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Lightfoot was born in Orillia, Ontario,[16] to Gordon Lightfoot, Sr.,[16] who managed a local dry cleaning firm, and Jessie Vick Trill Lightfoot. He had one sister, Beverley (1935-2017). His mother recognized Lightfoot’s musical talent early on and schooled him into a successful child performer. His first public performance was “Too Ra Loo Ra Loo Ral” (an Irish lullaby) in fourth grade, which was broadcast over his school’s public address system on a parents’ day event.[17] As a youth, he sang, under the direction of choirmaster Ray Williams, in the choir of Orillia’s St. Paul’s United Church. According to Lightfoot, Williams taught him how to sing with emotion and how to have confidence in his voice.[18] Lightfoot was a boy soprano; he appeared periodically on local Orillia radio, performed in local operettas and oratorios, and gained exposure through various Kiwanis music festivals. At the age of twelve, after winning a competition for boys whose voices had not yet changed, he made his first appearance at Massey Hall in Toronto. As a teenager, Lightfoot learned piano and taught himself to play drums and percussion. He held concerts in Muskoka, a resort area north of Orillia, singing “for a couple of beers.”[19]

Lightfoot performed extensively throughout high school, Orillia District Collegiate & Vocational Institute (ODCVI), and taught himself to play folk guitar. A formative influence on his music at this time was 19th-century master American songwriter Stephen Foster.[20] He was also an accomplished high school track-and-field competitor and set school records for shot put and pole vault, as well as being the starting nose tackle on his school’s Georgian Bay championship winning football team. His athletic and scholarly aptitude earned him entrance bursaries at McGill University’s Schulich School of Music and the University of Toronto, Faculty of Music.[citation needed]

Lightfoot moved to California in 1958 to study jazz composition and orchestration for two years at Hollywood’s Westlake College of Music, which had many Canadian students. To support himself, he sang on demonstration records and wrote, arranged, and produced commercial jingles. Among his influences were the folk music of Pete Seeger, Bob Gibson, Ian and Sylvia Tyson, and The Weavers.[21] He rented lodging in Los Angeles for a period, but missed Toronto and returned there in 1960,[22] living in Canada since, though he has done much work in the United States, under an H-1B visa.[23]

After his return to Canada, Lightfoot performed with The Singin’ Swingin’ Eight, a group featured on CBC TV’s Country Hoedown, and with the Gino Silvi Singers. He soon became known at Toronto folk music oriented coffee houses.[24] In 1962, Lightfoot released two singles, both recorded at RCA in Nashville and produced by Chet Atkins,[25] that were local hits in Toronto and received some airplay elsewhere in Canada. “(Remember Me) I’m the One” reached No. 3 on CHUM radio in Toronto in July 1962 and was a top 20 hit on Montreal’s CKGM, then a very influential Canadian Top 40 radio station.[26] The follow-up single was “Negotiations”/”It’s Too Late, He Wins”; it reached No. 27 on CHUM in December. He sang with Terry Whelan in a duo called the “Two-Tones”. They recorded a live album that was released in 1962 called Two-Tones at the Village Corner (1962, Chateau CLP-1012).[27]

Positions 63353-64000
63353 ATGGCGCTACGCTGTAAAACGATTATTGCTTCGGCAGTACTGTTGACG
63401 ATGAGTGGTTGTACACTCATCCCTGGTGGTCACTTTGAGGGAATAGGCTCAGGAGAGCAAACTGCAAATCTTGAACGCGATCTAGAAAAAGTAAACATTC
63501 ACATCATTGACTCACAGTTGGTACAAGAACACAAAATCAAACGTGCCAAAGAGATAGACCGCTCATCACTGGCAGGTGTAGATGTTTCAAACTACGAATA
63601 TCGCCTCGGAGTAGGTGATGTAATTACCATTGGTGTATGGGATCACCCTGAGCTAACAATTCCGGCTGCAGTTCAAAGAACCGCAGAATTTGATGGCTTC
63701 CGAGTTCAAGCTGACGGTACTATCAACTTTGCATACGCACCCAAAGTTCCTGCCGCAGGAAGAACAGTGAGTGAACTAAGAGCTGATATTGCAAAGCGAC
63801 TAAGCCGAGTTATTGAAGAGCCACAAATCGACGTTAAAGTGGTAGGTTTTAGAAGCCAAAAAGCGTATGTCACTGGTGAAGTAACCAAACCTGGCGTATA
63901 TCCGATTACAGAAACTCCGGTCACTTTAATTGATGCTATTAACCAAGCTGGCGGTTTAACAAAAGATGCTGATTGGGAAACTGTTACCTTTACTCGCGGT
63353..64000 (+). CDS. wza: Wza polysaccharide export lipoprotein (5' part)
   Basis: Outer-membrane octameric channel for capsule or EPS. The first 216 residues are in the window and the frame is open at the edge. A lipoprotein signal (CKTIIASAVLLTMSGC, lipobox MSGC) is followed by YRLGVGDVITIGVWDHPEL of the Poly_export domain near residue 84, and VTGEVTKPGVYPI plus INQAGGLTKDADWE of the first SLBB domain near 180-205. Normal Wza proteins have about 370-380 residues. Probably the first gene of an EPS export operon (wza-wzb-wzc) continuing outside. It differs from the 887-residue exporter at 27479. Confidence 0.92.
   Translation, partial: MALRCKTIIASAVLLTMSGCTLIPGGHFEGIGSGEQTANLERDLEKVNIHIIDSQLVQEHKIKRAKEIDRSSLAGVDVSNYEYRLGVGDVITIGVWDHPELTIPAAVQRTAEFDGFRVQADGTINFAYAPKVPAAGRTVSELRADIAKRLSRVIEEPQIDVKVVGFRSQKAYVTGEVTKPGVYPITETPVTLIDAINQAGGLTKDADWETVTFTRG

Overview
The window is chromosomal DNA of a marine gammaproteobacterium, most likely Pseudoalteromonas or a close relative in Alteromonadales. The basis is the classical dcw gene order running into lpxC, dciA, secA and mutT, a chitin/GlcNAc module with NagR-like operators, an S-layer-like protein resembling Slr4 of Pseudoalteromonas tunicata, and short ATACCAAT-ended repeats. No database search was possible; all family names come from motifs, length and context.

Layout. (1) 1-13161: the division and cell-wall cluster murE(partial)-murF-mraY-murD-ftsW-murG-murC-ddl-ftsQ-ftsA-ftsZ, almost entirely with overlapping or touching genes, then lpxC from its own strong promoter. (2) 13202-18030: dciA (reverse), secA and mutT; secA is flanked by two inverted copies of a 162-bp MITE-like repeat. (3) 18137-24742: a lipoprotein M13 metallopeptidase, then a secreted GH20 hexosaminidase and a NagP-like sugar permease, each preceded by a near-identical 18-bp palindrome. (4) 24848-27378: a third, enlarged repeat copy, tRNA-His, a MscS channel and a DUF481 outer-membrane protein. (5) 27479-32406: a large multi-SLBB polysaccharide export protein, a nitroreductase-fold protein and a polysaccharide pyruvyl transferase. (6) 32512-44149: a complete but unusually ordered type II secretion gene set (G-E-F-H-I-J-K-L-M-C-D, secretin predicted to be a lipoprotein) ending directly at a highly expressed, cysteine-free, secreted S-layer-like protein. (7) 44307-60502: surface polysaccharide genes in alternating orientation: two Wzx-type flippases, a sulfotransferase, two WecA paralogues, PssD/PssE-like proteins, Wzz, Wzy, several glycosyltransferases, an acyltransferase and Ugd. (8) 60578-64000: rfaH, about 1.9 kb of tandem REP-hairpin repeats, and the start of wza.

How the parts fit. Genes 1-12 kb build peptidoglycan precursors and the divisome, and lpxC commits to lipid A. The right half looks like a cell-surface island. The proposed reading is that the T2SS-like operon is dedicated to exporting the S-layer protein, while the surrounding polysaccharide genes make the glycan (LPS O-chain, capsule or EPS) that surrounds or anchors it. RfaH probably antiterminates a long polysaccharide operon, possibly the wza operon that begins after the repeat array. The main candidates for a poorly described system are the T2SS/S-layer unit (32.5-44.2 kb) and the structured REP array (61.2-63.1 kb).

In 1963, Lightfoot travelled in Europe and in the United Kingdom, and for one year he hosted BBC TV’s Country and Western Show, returning to Canada in 1964. He appeared at the Mariposa Folk Festival and began to develop a reputation as a songwriter. Ian and Sylvia Tyson recorded “Early Mornin’ Rain” and “For Lovin’ Me”; a year later both songs were recorded by Peter, Paul and Mary; other performers who recorded one or both of these songs included Elvis Presley, Chad & Jeremy, George Hamilton IV, The Clancy Brothers, and the Johnny Mann Singers. Established recording artists such as Marty Robbins (“Ribbon of Darkness”), Leroy Van Dyke (“I’m Not Saying”), Judy Collins (“Early Morning Rain”), Richie Havens and Spyder Turner (“I Can’t Make It Anymore”), and The Kingston Trio (“Early Morning Rain”) all achieved chart success with Gordon Lightfoot’s material.

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